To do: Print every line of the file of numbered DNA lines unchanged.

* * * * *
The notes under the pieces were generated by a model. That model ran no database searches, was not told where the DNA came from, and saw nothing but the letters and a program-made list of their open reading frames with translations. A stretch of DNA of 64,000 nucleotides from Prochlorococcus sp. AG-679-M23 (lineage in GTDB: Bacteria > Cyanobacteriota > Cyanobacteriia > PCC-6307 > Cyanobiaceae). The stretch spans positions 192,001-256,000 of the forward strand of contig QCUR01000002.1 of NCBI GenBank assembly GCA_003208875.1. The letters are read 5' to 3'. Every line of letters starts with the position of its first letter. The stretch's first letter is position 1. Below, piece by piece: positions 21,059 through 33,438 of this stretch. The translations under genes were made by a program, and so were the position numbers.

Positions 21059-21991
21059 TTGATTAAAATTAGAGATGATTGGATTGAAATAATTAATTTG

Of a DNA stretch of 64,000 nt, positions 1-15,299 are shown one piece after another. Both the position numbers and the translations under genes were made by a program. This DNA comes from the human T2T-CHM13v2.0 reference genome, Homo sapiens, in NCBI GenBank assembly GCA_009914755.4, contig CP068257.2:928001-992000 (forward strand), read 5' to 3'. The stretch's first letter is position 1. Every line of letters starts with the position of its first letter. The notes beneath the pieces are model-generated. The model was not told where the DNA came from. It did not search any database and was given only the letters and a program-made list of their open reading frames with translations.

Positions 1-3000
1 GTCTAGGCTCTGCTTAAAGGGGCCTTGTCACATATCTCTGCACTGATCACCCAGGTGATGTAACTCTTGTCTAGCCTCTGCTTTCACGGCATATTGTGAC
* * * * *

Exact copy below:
The notes under the pieces were generated by a model. That model ran no database searches, was not told where the DNA came from, and saw nothing but the letters and a program-made list of their open reading frames with translations. A stretch of DNA of 64,000 nucleotides from Prochlorococcus sp. AG-679-M23 (lineage in GTDB: Bacteria > Cyanobacteriota > Cyanobacteriia > PCC-6307 > Cyanobiaceae). The stretch spans positions 192,001-256,000 of the forward strand of contig QCUR01000002.1 of NCBI GenBank assembly GCA_003208875.1. The letters are read 5' to 3'. Every line of letters starts with the position of its first letter. The stretch's first letter is position 1. Below, piece by piece: positions 21,059 through 33,438 of this stretch. The translations under genes were made by a program, and so were the position numbers.

Positions 21059-21991
21059 TTGATTAAAATTAGAGATGATTGGATTGAAATAATTAATTTG

Of a DNA stretch of 64,000 nt, positions 1-15,299 are shown one piece after another. Both the position numbers and the translations under genes were made by a program. This DNA comes from the human T2T-CHM13v2.0 reference genome, Homo sapiens, in NCBI GenBank assembly GCA_009914755.4, contig CP068257.2:928001-992000 (forward strand), read 5' to 3'. The stretch's first letter is position 1. Every line of letters starts with the position of its first letter. The notes beneath the pieces are model-generated. The model was not told where the DNA came from. It did not search any database and was given only the letters and a program-made list of their open reading frames with translations.

Positions 1-3000
1 GTCTAGGCTCTGCTTAAAGGGGCCTTGTCACATATCTCTGCACTGATCACCCAGGTGATGTAACTCTTGTCTAGCCTCTGCTTTCACGGCATATTGTGAC